When DavenportOne was formed, in part, out of the consolidation of the several separate but similar downtown groups earlier this year, I was skeptical of how decisions were going to be made on future spending, vision, and the organization of our city's core. Always the proponent of incremental development, I saw the potential for even further stagnation and dilution of the role of the small- to medium-sized business owner in our downtown in favor of the ever-elusive "silver bullet" solution, e.g., a shiny new insurance-company headquarters. Longtime readers of this publication will remember our criticism of the MIG study (see cover story) and, despite its public-input process, how it didn't originally account for the necessity of small-business owners, specialty retail, and residential projects in the vision for our downtown.

One of the first bold steps taken by our newly formed DavenportOne executive committee was to hire Wisconsin-based Vandewalle & Associates as our consultant for redevelopment in downtown. It should be noted that DavenportOne has faithfully maintained downtown redevelopment as one of its top priorities, and even taken some heat for it from members who think they are focusing too much on downtown. It's a "damned if they do, damned it they don't" scenario. The short answer to the reasoning behind hiring Vandewalle was the success of the John Deere Commons project and because he was, by some accounts, instrumental over in Moline, maybe some of that success could be had here in Davenport. (We all know the time-old tradition of "It's not what you know, but who you know.") So, I began to make inquiries regarding Vandewalle's contributions to Quad Cities-based projects. Feedback was pretty much split down the middle. There were those who lauded his participation and those who were skeptical of the need for the "expert from afar." It was difficult (as this cover story suggests) to pin down tangible evidence of what these consultants did, or to obtain an original work product you could hold in your hands.

Maybe the real work product is simply ideas and contacts, and the savvy consultants don't put those on paper for everyone else to copy, or else they'd put themselves out of a job. One can't fault a business for protecting its intellectual property. Nonetheless, when a business like Vandewalle's is involved on so many levels with urban redevelopment in so many areas of the Quad Cities, it begs a closer look, beyond, "Look how great the John Deere Commons turned out." Not to mention the recurring investments made by the city and downtown groups in plans and economic-development studies.

Meanwhile, many in Davenport are wondering if Vandewalle can help our downtown achieve the "economic critical mass" that the Commons did without the financial largesse of a John Deere-type corporation. Further, where is the real economic critical mass in downtown Moline: Is it in the Commons proper or does it extend to the historic downtown south of the railroad tracks? These are all questions worthy of answers, especially as we move toward achieving our own version of such economic critical mass in downtown Davenport under the stewardship of Vandewalle & Associates.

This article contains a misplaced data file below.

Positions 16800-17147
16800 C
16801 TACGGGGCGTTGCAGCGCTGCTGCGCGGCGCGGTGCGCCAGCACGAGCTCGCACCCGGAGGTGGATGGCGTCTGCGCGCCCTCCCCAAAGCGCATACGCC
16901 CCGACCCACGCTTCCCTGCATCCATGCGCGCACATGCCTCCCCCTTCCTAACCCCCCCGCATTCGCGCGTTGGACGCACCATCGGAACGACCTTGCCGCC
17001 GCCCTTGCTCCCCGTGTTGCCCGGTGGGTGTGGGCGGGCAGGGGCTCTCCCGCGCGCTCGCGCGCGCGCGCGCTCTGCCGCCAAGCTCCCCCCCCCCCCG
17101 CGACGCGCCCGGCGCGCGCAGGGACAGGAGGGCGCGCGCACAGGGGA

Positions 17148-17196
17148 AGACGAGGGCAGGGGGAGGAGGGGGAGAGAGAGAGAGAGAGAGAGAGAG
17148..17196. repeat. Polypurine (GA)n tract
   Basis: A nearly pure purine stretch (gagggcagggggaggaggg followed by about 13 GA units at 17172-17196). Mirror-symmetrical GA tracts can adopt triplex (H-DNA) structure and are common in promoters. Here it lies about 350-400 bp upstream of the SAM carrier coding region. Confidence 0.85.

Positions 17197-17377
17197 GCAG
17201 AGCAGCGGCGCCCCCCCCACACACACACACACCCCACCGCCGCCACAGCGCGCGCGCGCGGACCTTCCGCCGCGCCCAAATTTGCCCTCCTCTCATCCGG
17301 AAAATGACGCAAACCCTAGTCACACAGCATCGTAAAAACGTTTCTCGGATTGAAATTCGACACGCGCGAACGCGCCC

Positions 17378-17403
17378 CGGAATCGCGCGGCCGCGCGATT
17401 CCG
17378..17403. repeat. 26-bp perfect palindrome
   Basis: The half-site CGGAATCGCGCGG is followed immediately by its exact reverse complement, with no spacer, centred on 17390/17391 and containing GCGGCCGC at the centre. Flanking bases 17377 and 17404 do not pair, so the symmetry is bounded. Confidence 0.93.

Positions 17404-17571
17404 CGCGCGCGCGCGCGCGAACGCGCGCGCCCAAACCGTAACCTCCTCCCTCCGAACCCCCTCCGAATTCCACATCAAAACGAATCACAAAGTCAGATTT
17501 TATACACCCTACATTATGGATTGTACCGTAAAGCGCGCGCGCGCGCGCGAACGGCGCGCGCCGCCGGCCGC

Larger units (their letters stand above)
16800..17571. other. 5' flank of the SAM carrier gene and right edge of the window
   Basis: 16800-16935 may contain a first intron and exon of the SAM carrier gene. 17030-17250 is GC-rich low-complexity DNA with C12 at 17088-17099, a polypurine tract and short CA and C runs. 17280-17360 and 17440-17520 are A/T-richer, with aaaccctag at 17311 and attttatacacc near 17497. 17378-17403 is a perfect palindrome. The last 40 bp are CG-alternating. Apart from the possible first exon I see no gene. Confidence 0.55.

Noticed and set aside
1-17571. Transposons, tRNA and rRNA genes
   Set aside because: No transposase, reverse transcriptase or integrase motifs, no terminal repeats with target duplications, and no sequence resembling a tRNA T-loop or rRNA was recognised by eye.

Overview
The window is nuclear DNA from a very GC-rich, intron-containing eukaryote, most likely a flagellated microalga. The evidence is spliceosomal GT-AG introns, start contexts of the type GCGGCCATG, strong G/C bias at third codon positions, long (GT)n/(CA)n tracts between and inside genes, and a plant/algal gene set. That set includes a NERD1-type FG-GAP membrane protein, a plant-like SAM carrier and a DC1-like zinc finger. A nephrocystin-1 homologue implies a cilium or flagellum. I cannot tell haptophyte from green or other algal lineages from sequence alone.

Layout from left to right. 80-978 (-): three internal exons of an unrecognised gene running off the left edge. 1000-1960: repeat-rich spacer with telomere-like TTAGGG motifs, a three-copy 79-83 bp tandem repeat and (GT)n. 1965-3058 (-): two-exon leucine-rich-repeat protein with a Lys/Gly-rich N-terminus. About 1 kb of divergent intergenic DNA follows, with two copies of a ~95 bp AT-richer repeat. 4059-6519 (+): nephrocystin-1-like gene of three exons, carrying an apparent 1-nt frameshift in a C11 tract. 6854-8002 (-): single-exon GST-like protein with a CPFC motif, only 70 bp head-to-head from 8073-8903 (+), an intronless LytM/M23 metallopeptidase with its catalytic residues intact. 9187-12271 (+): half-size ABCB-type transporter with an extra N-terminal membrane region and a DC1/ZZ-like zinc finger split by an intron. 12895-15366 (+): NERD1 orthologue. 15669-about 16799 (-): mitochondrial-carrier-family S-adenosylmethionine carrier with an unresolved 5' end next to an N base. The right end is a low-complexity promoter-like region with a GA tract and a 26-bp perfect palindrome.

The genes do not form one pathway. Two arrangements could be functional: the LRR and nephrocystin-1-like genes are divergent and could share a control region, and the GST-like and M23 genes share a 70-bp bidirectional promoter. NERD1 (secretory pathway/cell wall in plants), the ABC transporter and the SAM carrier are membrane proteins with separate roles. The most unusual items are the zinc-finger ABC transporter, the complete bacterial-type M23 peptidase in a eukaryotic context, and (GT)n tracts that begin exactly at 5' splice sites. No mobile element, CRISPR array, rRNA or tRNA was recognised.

Some additional over-arching questions must also be put on the table: Why do we really need a Vandewalle & Associates? Where is the vision, leadership, and execution of our own city leaders, elected officials, real-estate developers, and the like? Has no one come up with great ideas about what to do to revitalize our downtown before? This multi-layered question won't warrant a simple answer. The cynical answer is that the real-estate and development communities have been focused on a short-sighted, self-serving vision of two-car-garage-domino-style houses, strip malls, and office complexes planted squarely on top of the world's richest farm land for the past three decades.

As cities in the Midwest face the nationwide challenge of retaining and attracting a new, younger, and educated workforce, they are starting to realize such a workforce doesn't want to live, work, and shop where they grew up - in their parents' suburbs. They desire an urban experience dense with places to live and things to do close to where they work. That's why our youngest and brightest so often move away from here once educated. Now the sprawl that was spawned in the '70s is starting to impact the bigger companies' bottom lines - their current workforces are retiring and they need thousands of new employees. The result is a pendulum that is starting to swing back to urban renewal and a celebration of our urban cores culturally, historically, and geographically.

So why do we need consultants such as Vandewalle & Associates to convince us of this? Last week's DavenportOne A.M. breakfast event was sold out and was attended by dozens of the key Quad Cities decision-makers, including area corporate CEOs and city officials. This was Brian Vandewalle's first public appearance on behalf of DavenportOne, and he briefed the crowd on his firm's vision for downtown Davenport, advocating the possibilities of an ag-tech venture-capital center, among other things. If anything, such an attendance indicates our community is poised for the successful private/public partnerships needed for our downtown's rebirth - it could be right time, right place. Perhaps one longtime downtown player on the inside of DavenportOne summed it up best. "If it takes DavenportOne paying Vandewalle tens of thousands of dollars to hold our local developers' hands so they will invest some of their own money in downtown, then so be it!" Ahh, the power of "the expert from afar."

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